A document is attached to provide you with more information about Nurse Revalidation - produced by Fourteen Fish.
7. Online Access to Patient Records
Practices have until the 31st March 2016 to enable online access to patients' detailed coded records. This is a contractual requirement. In some parts of the country we are aware that only about 50% of practices have enabled this facility.
I know there are concerns that have been expressed by GPs and Practice Managers but in practices who have enabled this for sometime they have experienced few problems.
You can download online resources here:
Royal College of General Practitioners (RCGP) - there are some very useful resources on this site including a video and toolkit.
Whilst promoting online access to clinical records I am sure we need to make greater use of online booking and online requesting of prescriptions, both of which have the potential to reduce the workload at practice level.
8. FREE e-learning in IT
The CSU have released some FREE e-learning modules for all working in primary care in Hampshire and IOW:.
The content is:
Microsoft Office Essentials
and there are various levels (1-3) in each category.
(Please note that you do need adobe shockwave installed to access the modules - details on the attachment)
I hope this will be useful.
If you have any queries at all about it - please contact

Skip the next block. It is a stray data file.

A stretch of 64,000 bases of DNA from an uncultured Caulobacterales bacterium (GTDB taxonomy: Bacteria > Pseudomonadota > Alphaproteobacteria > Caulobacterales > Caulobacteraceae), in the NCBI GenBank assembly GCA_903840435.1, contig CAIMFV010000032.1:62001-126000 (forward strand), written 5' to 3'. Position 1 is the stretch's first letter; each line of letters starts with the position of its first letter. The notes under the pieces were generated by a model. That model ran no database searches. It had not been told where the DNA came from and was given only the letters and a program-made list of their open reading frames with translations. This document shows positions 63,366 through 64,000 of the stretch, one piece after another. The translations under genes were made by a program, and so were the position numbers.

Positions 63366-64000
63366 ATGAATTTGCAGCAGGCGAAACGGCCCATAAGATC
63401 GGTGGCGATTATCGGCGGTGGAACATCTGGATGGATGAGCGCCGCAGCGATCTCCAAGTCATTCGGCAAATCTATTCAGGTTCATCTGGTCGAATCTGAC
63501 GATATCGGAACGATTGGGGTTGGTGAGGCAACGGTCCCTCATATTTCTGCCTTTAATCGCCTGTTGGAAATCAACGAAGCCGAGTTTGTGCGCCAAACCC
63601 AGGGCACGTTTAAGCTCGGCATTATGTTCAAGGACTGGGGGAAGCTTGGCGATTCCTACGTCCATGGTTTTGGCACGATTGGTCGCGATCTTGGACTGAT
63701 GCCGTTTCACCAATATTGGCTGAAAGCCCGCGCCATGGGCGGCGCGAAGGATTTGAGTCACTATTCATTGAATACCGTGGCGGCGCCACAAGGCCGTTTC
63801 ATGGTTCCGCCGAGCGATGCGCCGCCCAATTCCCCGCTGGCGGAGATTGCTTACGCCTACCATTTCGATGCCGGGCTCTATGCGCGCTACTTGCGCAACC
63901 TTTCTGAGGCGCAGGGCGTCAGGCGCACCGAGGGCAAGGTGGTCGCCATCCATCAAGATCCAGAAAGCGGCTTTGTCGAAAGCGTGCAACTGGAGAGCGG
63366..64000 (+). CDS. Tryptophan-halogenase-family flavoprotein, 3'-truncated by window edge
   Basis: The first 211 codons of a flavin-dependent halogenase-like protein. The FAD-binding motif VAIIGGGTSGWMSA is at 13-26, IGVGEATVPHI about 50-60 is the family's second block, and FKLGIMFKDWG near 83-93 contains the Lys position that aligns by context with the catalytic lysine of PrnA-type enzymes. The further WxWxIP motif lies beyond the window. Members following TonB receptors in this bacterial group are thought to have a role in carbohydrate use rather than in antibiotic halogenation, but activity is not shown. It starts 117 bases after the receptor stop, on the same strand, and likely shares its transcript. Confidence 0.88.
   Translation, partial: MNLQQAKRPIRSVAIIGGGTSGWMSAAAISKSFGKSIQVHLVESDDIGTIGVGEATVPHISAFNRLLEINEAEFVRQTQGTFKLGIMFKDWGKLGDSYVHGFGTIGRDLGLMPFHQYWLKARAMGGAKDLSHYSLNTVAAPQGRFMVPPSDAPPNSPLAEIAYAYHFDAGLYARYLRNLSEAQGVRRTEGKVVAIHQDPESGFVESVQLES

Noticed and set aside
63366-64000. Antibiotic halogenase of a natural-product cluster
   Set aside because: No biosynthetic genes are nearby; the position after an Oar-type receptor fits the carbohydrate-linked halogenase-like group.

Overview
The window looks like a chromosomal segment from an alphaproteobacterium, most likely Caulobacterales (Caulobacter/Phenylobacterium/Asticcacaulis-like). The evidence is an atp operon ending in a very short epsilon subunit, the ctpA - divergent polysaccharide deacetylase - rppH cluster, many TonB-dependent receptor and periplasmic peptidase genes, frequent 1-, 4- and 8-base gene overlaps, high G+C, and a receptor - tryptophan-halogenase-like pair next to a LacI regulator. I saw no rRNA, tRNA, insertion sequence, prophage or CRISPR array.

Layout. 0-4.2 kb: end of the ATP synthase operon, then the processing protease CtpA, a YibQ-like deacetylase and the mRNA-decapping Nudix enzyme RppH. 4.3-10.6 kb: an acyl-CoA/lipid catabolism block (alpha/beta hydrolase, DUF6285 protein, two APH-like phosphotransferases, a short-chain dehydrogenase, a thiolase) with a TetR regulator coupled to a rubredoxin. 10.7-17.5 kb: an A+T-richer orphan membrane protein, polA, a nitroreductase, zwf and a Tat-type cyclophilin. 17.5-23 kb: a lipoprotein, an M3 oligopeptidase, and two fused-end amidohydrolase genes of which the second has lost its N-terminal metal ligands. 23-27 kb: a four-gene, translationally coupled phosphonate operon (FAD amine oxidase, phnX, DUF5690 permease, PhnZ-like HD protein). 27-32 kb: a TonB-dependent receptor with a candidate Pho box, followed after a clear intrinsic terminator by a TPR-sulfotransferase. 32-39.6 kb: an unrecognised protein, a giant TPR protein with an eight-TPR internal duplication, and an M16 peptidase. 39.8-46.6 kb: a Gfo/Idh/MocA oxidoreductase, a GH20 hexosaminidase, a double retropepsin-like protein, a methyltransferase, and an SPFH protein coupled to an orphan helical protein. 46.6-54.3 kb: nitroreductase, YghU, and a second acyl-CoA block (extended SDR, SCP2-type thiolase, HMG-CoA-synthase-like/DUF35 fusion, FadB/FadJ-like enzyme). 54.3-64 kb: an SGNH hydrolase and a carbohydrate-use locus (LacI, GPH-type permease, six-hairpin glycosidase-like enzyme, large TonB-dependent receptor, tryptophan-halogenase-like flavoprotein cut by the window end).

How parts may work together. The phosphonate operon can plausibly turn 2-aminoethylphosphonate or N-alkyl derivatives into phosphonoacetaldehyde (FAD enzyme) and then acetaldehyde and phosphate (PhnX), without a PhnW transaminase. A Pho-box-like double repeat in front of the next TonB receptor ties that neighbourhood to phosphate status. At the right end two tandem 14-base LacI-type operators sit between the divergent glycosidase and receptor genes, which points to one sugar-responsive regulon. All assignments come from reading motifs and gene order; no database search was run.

9. GP Sessional Newsletter
The March edition of the sessional GP e-newsletter was published yesterday, a copy of which is below and also available Click here.
10. Italian General Practice
There is a organisation which probably few have heard of called UEMO or the European Union of General Practitioners/Family Physicians. This body represents all GPs and Family Physicans working within the EU. Although we often believe that UK general practice is unique (which I believe it is) it is sometimes worth looking at what other countries provide.
The current President of UEMO (who is an Italian working in a practice in North Italy) attended a recent GPC meeting and presented some thoughts and insights to the current challenges that face us all.
In Italy 50% of practices are single handed, they offer services from 8am to 8pm Monday to Friday and between 8am and 2pm on a Saturday. They have personal lists up to a maximum of 1500 patients. They are paid on a capitation basis. Their last contractural review was 7 years ago and the profession is currently in dispute with the Government. There was a stike in December 2015 with more planned but these have been delayed to allow more time for negotiations with the Government. There is a move to create large practices in Italy.
Although the sytems of general practice are quite different in each country there is clearly some interesting parallels.
Dr Nigel Watson
Churchill House, 122-124 Hursley Rd
Chandler's Ford, Eastleigh
Hants. SO53 1JB (Registered Office)
Attached file: Zika-virus-guidance-for-primary-care-February-2016-FINAL.pdf
Attached file: NMC-Revalidation-by-FourteenFish(1).pdf
Attached file: CSU-GP-eLearning-Brochure-for-Hants-and-IOW.docx